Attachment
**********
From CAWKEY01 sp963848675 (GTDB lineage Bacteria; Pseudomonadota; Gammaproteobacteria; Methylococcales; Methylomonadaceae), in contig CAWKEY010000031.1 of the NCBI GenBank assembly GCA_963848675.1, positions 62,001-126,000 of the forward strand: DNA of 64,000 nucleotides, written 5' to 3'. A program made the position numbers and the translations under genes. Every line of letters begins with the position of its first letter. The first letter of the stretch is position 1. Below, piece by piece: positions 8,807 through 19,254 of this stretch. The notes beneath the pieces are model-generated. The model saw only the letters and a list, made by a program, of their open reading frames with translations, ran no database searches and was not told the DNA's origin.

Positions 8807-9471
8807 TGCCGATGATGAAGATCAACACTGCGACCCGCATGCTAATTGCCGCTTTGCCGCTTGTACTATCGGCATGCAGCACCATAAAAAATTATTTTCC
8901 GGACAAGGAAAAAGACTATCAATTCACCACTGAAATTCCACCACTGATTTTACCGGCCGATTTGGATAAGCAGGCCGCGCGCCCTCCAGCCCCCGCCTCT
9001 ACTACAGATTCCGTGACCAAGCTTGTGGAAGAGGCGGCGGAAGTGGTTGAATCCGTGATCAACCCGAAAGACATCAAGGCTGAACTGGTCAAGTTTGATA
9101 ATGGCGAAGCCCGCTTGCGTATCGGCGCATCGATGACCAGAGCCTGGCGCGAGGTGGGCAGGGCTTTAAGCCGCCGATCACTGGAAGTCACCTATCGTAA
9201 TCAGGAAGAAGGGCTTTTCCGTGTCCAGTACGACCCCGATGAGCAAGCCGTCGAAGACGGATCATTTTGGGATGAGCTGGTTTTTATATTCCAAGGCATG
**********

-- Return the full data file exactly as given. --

From CAWKEY01 sp963848675 (GTDB lineage Bacteria; Pseudomonadota; Gammaproteobacteria; Methylococcales; Methylomonadaceae), in contig CAWKEY010000031.1 of the NCBI GenBank assembly GCA_963848675.1, positions 62,001-126,000 of the forward strand: DNA of 64,000 nucleotides, written 5' to 3'. A program made the position numbers and the translations under genes. Every line of letters begins with the position of its first letter. The first letter of the stretch is position 1. Below, piece by piece: positions 8,807 through 19,254 of this stretch. The notes beneath the pieces are model-generated. The model saw only the letters and a list, made by a program, of their open reading frames with translations, ran no database searches and was not told the DNA's origin.

Positions 8807-9471
8807 TGCCGATGATGAAGATCAACACTGCGACCCGCATGCTAATTGCCGCTTTGCCGCTTGTACTATCGGCATGCAGCACCATAAAAAATTATTTTCC
8901 GGACAAGGAAAAAGACTATCAATTCACCACTGAAATTCCACCACTGATTTTACCGGCCGATTTGGATAAGCAGGCCGCGCGCCCTCCAGCCCCCGCCTCT
9001 ACTACAGATTCCGTGACCAAGCTTGTGGAAGAGGCGGCGGAAGTGGTTGAATCCGTGATCAACCCGAAAGACATCAAGGCTGAACTGGTCAAGTTTGATA
9101 ATGGCGAAGCCCGCTTGCGTATCGGCGCATCGATGACCAGAGCCTGGCGCGAGGTGGGCAGGGCTTTAAGCCGCCGATCACTGGAAGTCACCTATCGTAA
9201 TCAGGAAGAAGGGCTTTTCCGTGTCCAGTACGACCCCGATGAGCAAGCCGTCGAAGACGGATCATTTTGGGATGAGCTGGTTTTTATATTCCAAGGCATG